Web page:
Thursday, March 24, 2022

Basalt of the Earth.

Basalt Columns look manmade. They look like they are trying to look like a lot of work went into carving them. They are just asking to be stood upright , and to be used like bookends where dry stone walls start and end . And why not?  They work.

We’ve used them in a number of stone art installations and I’ve used them creatively in workshop projects too. 

Here we used three columns as bookends in this triangular three style wall workshop at Lygso Stone Supply in Redwood city 

Here one shorter basalt served as a middle column for a double arch workshop I did with beginners. 

This ‘test wall’ we created back in 2015 between two trees was successful enough that we reconfigured it in a second project using basalt columns to substitute for trees.

Imagine that ! Basalt stone, not just looking manmade but pretending to be trees too. 

However instead of designing a project with basalt columns at ends of walls, I thought why not have them holding the corners of a structure connecting six walls making a hexagonal shape.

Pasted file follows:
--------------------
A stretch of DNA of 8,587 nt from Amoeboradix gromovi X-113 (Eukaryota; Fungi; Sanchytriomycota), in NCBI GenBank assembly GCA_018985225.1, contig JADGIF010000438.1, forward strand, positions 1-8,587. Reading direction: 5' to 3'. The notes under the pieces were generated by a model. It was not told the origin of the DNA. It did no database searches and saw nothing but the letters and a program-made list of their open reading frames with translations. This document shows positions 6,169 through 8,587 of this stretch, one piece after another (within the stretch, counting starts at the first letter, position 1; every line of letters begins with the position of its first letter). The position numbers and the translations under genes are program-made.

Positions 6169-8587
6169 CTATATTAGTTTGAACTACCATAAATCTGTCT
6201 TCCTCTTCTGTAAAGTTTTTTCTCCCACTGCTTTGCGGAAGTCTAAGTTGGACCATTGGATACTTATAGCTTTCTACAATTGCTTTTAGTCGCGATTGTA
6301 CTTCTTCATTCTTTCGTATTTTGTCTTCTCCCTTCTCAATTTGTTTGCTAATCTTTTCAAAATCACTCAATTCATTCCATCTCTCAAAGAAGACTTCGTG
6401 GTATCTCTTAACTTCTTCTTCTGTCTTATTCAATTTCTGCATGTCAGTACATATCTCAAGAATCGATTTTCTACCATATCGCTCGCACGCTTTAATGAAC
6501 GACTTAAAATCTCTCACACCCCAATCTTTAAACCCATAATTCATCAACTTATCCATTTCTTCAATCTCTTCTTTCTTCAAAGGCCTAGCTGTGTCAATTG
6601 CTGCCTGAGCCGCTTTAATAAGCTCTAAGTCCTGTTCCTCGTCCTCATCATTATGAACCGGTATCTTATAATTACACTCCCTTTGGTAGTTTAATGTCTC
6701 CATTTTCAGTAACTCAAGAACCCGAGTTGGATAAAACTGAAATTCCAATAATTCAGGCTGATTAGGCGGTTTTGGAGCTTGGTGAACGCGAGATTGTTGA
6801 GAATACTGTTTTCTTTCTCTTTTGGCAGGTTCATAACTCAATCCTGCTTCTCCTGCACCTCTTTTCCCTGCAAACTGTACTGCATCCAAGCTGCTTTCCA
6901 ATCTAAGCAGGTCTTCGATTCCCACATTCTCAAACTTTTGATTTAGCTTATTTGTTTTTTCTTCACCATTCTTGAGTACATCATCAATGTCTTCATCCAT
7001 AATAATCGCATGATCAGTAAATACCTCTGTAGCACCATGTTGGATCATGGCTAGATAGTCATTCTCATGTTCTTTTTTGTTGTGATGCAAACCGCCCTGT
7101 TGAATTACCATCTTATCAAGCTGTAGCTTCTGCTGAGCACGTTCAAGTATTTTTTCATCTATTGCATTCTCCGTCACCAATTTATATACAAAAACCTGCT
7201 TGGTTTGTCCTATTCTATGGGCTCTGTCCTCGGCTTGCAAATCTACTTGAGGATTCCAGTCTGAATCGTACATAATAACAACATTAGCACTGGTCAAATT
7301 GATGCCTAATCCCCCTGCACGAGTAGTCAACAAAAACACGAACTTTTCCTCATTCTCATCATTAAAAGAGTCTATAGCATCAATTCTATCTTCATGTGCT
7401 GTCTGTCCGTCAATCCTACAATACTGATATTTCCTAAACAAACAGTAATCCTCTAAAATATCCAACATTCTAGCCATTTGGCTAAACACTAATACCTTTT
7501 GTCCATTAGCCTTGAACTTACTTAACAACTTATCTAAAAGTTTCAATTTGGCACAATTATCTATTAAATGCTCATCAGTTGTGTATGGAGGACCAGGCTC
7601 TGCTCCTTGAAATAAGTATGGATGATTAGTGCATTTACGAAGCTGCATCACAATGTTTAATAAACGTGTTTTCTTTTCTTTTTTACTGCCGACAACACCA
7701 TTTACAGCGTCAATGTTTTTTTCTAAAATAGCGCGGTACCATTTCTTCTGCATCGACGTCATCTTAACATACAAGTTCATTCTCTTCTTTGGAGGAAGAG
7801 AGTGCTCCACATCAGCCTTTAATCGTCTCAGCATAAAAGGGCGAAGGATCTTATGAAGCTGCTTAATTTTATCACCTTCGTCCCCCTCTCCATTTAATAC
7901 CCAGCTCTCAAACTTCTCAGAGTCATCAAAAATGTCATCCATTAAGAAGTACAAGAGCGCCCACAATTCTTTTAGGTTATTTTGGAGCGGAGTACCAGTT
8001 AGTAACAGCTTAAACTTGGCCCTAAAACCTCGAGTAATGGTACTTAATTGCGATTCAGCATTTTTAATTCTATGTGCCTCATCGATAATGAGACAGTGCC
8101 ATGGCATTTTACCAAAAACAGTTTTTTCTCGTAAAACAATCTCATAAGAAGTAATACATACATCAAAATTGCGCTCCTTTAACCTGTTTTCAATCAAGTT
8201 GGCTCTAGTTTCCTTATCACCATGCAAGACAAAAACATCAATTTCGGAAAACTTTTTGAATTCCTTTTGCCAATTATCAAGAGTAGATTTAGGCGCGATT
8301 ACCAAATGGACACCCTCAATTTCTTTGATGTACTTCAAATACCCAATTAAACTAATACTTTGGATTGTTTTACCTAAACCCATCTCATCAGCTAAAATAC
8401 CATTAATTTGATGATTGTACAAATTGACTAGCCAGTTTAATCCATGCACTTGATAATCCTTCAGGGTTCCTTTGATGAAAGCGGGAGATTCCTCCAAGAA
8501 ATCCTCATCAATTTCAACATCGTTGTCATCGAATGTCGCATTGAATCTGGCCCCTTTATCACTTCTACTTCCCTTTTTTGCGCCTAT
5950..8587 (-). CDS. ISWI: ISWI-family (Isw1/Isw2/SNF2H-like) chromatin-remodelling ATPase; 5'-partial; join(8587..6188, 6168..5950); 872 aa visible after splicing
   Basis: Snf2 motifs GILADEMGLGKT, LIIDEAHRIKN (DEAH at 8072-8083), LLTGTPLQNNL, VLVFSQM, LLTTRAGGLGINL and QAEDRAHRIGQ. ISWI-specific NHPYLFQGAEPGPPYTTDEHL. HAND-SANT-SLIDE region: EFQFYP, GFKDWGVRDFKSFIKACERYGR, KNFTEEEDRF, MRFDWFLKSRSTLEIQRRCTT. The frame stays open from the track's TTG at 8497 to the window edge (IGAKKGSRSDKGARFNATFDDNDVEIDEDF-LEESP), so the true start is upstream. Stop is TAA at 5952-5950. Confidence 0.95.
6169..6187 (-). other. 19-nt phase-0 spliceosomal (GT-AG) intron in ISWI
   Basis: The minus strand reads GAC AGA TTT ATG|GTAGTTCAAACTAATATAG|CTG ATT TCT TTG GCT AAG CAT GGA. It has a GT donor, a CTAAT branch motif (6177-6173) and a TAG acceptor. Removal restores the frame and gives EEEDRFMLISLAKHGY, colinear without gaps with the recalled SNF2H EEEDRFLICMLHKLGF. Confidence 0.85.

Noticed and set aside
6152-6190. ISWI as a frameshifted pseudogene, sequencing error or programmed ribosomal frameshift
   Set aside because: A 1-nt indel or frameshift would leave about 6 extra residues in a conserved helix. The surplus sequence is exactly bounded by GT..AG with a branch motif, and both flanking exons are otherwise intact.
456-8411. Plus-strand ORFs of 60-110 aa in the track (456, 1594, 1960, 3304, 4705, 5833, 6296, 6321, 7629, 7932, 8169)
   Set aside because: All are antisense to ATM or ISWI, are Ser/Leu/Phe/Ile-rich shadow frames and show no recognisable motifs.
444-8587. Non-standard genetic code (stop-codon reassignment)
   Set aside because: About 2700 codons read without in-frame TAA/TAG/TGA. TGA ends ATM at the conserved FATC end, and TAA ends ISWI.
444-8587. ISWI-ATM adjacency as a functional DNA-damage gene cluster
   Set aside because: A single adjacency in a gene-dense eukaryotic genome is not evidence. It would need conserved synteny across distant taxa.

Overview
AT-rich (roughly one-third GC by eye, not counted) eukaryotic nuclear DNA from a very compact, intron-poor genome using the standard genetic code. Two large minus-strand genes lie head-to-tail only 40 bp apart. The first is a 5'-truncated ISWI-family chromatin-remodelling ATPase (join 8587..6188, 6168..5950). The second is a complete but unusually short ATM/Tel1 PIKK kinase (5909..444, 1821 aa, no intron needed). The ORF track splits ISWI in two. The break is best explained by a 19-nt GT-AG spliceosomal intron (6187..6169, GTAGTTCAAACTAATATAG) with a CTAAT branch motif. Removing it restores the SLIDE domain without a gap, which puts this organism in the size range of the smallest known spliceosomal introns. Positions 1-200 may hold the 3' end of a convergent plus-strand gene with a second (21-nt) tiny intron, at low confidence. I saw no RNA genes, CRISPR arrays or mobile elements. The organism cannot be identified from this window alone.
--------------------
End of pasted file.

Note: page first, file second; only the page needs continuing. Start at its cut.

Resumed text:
The columns would have the strength and mass and weight to do the job, and give it a beautiful manmade architectural look

In any case, making six conventional cheekend hexagonal wall corners with just mica schist material, (which was what we planned to use on the bulk of the hexagonal temple), would have been very difficult to do, and we would end up having corners with very weak bonds. So that's where we lean on the basalt to come to the rescue. 

We just stood the columns up on end and then began to build/butt our six walls up to them. Voila!

And by the way, the man behind the very difficult job of cutting all six of the columns perfectly square enough at the bottom, so that they would stand on the pad absolutely upright and steady, without any rods or fasteners, was our man on the scene Shawn Kelly. Good job there Kelly

The point is its not difficult to find ways to accommodate such accommodating material into the dry stone mix.. And that's what we did in designing the six- sided temple.

Except now, the design had changed somewhat. 

But that's for another blog entry.

And so began the next stage of the temple with no name yet.